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Individuals with many different psychiatric disorders have a higher tendency to choose smaller, immediate rewards over larger, delayed rewards, a study led by Hamilton researchers has found.

The findings of a meta-analysis by researchers of McMaster University and St. Joseph’s Healthcare Hamilton, which combined data from more than 40 studies, were published in JAMA Psychiatry.

That this type of decision-making tied to impulsivity, called delay discounting, is heightened in those with certain psychiatric disorders compared to others, is expected to have an important impact on future research and treatment across an array of disorders.

“The revelation that delay discounting is one of these ‘trans-diagnostic’ processes will have a significant effect on the future of psychiatric diagnosis and treatment,” said Michael Amlung, lead author of the study. He is an assistant professor of psychiatry and behavioural neurosciences at McMaster University and researcher for the Peter Boris Centre for Addictions Research at St. Joseph’s Healthcare Hamilton.

The study analyzed data from studies across eight different psychiatric disorders, including major depressive disorder, bipolar disorder, borderline personality disorder, schizophrenia, eating disorders, and others. The largest delay discounting effects were found to be associated with bipolar disorder, borderline personality disorder, and schizophrenia.

Previous research has linked a greater preference for immediate rewards and impulsivity to negative health outcomes, such as addiction, obesity, and ADHD. This study reinforced that negative association, finding that impulsive preferences are consistently observed across an even broader range of psychiatric disorders.

Interestingly, the study also found the opposite pattern in those with anorexia nervosa. The researchers explained that the greater preference for delayed over immediate rewards seen in people with anorexia is consistent with excessive self-control of their eating habits.

The study authors say this pattern suggests that delay discounting preferences are best thought of as being on a continuum, with some disorders exhibiting excessively impulsive decisions and other disorders exhibiting excessively self-controlled decisions.

“Examining factors that cut across psychiatric disorders, such as delay discounting, helps to illuminate commonalities and distinguishing characteristics amongst disorders that then guide further research on treatment and prevention,” said Randi McCabe, co-author of the paper, psychologist-in-chief at St. Joseph’s Healthcare Hamilton and professor of psychiatry and behavioural neurosciences at McMaster.

“The more we understand the nature of psychiatric illness, the better we are equipped to provide effective treatment strategies,” she said.

The authors say the study findings support the inclusion of delay discounting in the Research Domain Criteria (RDoC) framework proposed by the National Institute of Mental Health, as a potent indicator of psychiatric illness. RDoC is a biologically-valid framework for understanding mental disorders, and includes research approaches in genetics, neuroscience, and behavioural science.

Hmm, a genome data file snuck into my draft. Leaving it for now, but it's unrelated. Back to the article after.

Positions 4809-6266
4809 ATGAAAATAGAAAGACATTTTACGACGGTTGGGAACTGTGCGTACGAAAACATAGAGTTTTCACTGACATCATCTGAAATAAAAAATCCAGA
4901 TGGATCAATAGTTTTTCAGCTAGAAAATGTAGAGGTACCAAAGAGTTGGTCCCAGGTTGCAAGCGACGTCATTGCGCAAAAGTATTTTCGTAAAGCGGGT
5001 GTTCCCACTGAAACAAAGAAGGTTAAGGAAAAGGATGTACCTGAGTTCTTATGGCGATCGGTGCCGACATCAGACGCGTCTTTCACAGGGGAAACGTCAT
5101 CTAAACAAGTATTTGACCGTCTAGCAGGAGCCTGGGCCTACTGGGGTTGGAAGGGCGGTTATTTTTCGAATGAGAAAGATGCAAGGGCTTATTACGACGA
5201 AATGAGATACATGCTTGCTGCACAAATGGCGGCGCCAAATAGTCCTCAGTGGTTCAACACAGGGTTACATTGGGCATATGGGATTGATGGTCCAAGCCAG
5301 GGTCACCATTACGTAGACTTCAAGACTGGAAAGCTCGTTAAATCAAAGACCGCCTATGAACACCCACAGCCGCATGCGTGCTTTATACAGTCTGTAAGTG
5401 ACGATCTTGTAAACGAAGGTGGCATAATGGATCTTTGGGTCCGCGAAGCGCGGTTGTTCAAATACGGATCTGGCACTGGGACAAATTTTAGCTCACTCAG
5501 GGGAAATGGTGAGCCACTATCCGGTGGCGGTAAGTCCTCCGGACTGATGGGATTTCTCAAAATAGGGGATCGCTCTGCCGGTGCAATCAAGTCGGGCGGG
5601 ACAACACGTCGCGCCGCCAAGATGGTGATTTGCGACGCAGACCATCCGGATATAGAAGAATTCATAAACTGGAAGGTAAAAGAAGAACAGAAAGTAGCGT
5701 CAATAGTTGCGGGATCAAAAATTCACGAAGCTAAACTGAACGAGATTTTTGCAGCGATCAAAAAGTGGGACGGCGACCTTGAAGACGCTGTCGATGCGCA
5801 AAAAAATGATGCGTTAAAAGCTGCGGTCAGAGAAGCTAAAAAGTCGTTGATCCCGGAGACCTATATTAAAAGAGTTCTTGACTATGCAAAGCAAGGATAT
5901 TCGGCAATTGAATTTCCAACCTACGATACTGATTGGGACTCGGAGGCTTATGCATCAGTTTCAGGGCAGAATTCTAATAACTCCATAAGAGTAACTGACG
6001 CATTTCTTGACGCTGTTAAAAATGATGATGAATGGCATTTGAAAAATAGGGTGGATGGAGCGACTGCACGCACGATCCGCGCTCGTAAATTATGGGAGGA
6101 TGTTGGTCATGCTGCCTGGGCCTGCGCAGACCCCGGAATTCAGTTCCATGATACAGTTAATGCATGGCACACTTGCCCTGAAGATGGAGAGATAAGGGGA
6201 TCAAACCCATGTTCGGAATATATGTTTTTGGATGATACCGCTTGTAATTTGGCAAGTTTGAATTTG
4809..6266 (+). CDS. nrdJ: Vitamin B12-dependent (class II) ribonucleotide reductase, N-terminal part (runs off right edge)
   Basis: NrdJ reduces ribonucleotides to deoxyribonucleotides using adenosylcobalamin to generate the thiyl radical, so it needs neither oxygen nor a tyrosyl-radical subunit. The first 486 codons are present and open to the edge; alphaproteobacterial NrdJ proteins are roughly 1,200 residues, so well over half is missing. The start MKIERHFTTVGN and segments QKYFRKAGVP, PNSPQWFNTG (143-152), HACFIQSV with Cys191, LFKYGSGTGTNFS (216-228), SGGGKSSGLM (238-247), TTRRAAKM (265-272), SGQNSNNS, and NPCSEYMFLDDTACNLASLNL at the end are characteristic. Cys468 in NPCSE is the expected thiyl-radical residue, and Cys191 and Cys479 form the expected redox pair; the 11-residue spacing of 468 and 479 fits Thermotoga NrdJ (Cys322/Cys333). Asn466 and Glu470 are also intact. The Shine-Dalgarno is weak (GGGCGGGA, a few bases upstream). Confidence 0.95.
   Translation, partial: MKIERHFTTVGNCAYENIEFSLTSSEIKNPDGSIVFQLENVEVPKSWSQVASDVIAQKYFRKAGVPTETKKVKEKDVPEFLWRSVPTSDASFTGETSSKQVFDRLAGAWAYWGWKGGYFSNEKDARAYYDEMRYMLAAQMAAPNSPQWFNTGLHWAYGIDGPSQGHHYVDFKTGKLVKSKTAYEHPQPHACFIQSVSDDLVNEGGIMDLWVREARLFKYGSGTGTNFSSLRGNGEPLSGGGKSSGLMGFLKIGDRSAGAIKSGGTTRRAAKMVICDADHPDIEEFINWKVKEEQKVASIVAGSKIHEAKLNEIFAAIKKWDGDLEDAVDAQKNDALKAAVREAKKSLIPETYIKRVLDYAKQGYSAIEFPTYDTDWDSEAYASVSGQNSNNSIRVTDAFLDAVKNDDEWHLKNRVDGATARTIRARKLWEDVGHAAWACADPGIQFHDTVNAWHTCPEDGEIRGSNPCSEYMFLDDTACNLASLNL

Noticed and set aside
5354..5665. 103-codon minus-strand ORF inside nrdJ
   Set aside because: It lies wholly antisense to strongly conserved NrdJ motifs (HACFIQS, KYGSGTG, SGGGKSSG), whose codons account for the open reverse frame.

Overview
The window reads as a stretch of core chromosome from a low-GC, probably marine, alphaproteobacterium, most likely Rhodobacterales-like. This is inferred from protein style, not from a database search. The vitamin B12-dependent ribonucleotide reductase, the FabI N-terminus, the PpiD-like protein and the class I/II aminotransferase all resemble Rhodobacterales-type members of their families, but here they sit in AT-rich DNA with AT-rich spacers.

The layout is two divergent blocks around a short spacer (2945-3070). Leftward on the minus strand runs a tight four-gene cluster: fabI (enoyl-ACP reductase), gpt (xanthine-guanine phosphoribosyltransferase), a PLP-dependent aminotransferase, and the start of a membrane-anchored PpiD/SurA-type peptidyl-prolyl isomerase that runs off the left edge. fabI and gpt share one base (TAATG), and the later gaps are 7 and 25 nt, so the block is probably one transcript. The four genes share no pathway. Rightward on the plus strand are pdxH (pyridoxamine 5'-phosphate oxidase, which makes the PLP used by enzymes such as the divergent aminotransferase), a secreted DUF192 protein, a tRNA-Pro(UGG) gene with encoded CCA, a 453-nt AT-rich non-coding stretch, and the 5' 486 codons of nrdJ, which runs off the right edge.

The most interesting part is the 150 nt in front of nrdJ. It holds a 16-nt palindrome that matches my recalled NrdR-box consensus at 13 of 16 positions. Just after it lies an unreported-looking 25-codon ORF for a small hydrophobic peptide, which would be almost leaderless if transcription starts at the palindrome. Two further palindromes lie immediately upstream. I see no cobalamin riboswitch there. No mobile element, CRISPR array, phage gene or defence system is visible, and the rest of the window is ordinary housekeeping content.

“Our results provide strong evidence for delay discounting as a core behavioural process within the RDoC framework,” Amlung said. “On a broader level, this study underscores the need for future research examining common neurobiological and genetic underpinnings of this type of decision making in order to inform evidence-based treatments across psychiatric disorders.”

A unique strength of this research was the interdisciplinary team of authors that included behavioural scientists, clinical psychologists, graduate students, and research staff from St Joe's, McMaster, and the University of Kansas.

By training the next generation of outstanding mental health and addictions scientists, the study also embodied St. Joe’s commitment and vision to educating the world’s best.

“A meta-analysis of this scale requires far more than my efforts as lead author,” noted Amlung. “Conducting this study required a tremendous effort from a large group of people to locate and select studies, extract data, and generate the results. I am especially proud that this project allowed me to engage my graduate students and research assistants in high-impact psychiatry research.”

The Peter Boris Centre for Addictions Research, a partnership of St. Joseph’s Healthcare Hamilton and McMaster University, partially funded this study.

“Since the creation of the Peter Boris Centre for Addictions Research five years ago, the incredible work of our research faculty has given the Centre an international reputation for excellence,” said Dr. Gail Martin, Executive Director of the Research Institute of St. Joe’s. “This study is further proof of this high-quality mental health and addictions research that is characteristic of the Research Institute.”

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